• Requires the Office of the Deputy Mayor for Health and Human Services to study and report on the establishment of a single network of service providers for District youth;
  • Creates a new Criminal Code Reform Commission to finalize recommendations for the District of Columbia’s Criminal Code;
  • Creates a new Maternal Mortality Review Commission to review maternal deaths and make recommendations for improving women’s health; and
  • Funds necessary repairs at the District of Columbia National Guard’s Oak Hill facility for youth that were removed in the proposed budget.

Reforms Fire and Emergency Medical Services Enacts significant fire and emergency medical services reforms by:

  • Working with the Committee on Transportation and Environment and the Committee of the Whole to fund cancer treatment costs for FEMS personnel;
  • Creating a pilot program for training ambulance maintenance technicians at the University of the District of Columbia – Community College;
  • Requiring AEDs at all District schools and AED and CPR training for government employees, residents, and DCPS and DCPCS students, teachers and athletic directors;
  • Creating a CPR and AED-locating mobile application to allow trained District residents to provide CPR for those in need;
  • Requiring stringent reporting on the privatization of ambulance transports by the Fire and Emergency Medical Services Department for basic life support;
  • Creating a new task force to analyze gaps in EMS delivery, 911-call volume and diversion, and community-based paramedicine strategies;
  • Requiring regular certification of all fire and EMS apparatus according to national standards; and
  • Requiring training for all 911 and 311 calltakers and dispatchers

Safeguards Human Rights Supports the Office of Human Rights by increasing staffing to handle the case backlog for the Fair Criminal Record Screening Amendment Act of 2014, or “Ban the Box”.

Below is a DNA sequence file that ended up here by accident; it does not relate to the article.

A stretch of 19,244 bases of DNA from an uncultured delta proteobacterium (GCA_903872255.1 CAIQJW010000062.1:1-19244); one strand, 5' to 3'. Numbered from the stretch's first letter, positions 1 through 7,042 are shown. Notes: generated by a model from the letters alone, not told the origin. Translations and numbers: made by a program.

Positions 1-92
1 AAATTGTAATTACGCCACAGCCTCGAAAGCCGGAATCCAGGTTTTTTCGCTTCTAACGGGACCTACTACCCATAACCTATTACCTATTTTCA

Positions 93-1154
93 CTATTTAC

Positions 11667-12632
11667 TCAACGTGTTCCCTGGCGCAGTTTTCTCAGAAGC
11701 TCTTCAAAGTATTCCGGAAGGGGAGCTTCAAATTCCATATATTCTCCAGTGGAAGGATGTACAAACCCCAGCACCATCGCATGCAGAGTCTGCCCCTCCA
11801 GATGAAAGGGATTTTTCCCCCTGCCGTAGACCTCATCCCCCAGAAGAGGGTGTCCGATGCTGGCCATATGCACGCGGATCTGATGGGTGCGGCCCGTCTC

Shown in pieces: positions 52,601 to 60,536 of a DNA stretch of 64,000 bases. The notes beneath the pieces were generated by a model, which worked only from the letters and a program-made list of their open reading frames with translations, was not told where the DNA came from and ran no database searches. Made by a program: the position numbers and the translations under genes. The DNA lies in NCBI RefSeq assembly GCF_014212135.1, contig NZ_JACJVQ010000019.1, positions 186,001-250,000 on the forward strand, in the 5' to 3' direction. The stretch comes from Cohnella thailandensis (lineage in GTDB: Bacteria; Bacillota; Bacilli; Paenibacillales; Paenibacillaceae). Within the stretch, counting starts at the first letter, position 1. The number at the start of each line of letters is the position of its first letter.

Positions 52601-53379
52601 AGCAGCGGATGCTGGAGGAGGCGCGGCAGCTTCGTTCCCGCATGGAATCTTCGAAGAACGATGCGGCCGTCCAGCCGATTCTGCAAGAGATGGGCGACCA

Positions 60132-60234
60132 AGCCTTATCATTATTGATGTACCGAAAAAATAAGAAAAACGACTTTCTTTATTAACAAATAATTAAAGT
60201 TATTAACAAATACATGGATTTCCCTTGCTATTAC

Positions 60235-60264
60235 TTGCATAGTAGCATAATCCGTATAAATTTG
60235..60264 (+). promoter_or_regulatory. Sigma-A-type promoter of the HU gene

Investment in New DC Correctional Facility CM McDuffie has allocated $5 million in 2022 to fund the design phase of a new correctional facility. This facility will be designed to not only replace the Central Detention Facility (CDF) and the Central Treatment Facility (CTF), but it is proposed to have the capacity to house all individuals convicted under the D.C. Code who currently get transferred to Federal Bureau of Prisons (BOP) facilities across the country. CDF and CTF are outdated and underutilized due to the steadily decreasing inmate population. In addition, there is a severe lack of proper programmatic space. Moreover, individuals transferred to BOP may be in facilities as distant as California, creating detachment from the community, resources, and network to which they will eventually return. This new facility will promote successful reentry for all incarcerated DC residents and as a result our returning citizens will be in the best position possible to maintain productive citizenship and avoid recidivating.